Bacchus Marsh & Melton Hospital routinely discharged water used in steam sterilisation to waste. During years of extreme water shortage local Country Fire Authority (CFA) units were forced to take water conservation measures which limited training opportunities for brigade members. This project was a cooperative effort between the hospital and local CFA Fire Brigades to reuse wastewater from sterilisation processes in local fire fighting applications.
Western Water tested water samples from the 22,000 litre storage tank installed at Bacchus Marsh & Melton Hospital to recover water from the hospital’s steam sterilisation process. The water test results showed the water to be of drinking quality on the parameters tested and safe for the its intended use.
Storage tanks were installed at the following locations to store the steam steriliser generated recycle water:
- Bacchus Marsh CFA – 2 x 50,000 litre
- Coimadai Rural Fire Brigade – 34,000 litre
- Myrniong Rural Fire Brigade – 34,000 litre
- Bacchus Marsh Fire Brigade’s Darley Satellite Station – 22,000 litre
These tanks were also plumbed to adjacent roofs at each location to store rainfall.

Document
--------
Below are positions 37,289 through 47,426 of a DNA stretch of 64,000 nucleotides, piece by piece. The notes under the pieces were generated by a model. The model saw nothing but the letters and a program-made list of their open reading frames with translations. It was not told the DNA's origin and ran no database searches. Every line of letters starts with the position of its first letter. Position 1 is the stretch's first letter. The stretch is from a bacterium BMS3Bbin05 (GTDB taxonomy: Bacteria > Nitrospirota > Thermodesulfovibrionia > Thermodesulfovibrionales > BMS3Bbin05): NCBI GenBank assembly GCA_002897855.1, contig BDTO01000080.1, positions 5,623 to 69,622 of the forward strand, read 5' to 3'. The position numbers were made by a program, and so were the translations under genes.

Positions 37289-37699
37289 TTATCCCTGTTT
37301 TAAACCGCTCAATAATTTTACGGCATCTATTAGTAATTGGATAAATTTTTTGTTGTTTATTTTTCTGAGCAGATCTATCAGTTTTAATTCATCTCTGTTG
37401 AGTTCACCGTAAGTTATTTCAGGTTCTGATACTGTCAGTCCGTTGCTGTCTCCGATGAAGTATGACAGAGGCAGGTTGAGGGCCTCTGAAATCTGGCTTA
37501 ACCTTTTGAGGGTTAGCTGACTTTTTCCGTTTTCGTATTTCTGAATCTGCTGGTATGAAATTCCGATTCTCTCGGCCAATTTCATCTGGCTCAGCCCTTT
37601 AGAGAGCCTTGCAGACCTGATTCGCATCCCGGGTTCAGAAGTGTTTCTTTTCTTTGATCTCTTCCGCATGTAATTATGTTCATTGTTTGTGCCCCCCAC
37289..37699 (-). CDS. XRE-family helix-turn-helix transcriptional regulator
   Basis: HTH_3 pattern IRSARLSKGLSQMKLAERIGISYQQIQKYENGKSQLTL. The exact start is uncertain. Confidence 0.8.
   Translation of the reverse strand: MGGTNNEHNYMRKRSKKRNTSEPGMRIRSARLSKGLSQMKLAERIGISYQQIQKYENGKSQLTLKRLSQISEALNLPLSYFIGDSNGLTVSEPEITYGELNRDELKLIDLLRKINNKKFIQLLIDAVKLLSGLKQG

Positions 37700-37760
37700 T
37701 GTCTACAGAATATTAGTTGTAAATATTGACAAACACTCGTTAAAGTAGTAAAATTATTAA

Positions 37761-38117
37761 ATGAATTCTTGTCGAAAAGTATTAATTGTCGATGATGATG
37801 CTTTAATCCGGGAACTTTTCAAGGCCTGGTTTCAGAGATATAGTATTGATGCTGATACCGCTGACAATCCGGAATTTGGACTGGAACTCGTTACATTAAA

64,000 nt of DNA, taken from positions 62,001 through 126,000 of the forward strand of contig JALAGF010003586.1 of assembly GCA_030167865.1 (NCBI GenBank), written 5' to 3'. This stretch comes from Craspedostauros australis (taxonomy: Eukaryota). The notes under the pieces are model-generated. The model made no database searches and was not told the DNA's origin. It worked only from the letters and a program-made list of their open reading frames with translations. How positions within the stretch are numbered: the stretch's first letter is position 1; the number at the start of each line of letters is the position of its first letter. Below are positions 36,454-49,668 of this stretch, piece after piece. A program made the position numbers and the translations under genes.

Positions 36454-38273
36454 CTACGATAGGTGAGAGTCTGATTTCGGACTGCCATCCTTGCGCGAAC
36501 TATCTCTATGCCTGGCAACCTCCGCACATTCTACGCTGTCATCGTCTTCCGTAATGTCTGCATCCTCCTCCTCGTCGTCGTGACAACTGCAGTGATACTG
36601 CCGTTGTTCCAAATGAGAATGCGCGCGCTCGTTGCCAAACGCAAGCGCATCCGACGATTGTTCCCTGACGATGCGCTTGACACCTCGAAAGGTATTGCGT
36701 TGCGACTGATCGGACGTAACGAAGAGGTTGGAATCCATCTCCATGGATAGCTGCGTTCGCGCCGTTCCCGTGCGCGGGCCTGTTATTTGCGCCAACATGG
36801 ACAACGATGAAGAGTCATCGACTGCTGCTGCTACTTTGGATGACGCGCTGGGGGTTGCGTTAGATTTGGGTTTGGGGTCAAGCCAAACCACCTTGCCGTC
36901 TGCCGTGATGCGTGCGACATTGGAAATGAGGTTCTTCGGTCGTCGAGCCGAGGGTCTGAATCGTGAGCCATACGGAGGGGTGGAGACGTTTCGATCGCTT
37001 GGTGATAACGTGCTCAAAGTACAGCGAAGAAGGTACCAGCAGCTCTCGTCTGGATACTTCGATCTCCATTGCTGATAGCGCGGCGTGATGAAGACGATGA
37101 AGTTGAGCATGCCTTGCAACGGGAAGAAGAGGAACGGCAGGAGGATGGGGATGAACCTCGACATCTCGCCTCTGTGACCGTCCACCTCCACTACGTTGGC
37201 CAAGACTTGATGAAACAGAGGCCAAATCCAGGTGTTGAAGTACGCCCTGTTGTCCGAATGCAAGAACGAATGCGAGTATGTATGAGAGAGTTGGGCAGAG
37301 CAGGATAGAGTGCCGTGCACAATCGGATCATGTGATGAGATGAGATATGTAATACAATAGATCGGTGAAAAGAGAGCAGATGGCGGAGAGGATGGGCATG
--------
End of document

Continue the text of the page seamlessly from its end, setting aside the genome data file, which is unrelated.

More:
A 900 metre pipeline from the hospital storage tanks to the Bacchus Marsh CFA tanks was installed along with infrastructure for power and pumping as required at the other sites.
Over the period of the project a record was kept of the water sourced from these storage locations.
Details of the launch of the project can be found here.
Water recovery rates from the hospital typically exceed 5,000 litres a day. This new water source allowed the CFA to reinstitute live water training exercises for brigade members, and to engage in watering of ovals and significant landscape areas. This water source is also used in testing and maintaining CFA equipment.
The usage log to September 2010 recorded 122 events where the new water source was accessed with a total 1.03 ML of recovered water used. The cooperative model and operations experience gained in this project can be applied to other locations in rural Victoria.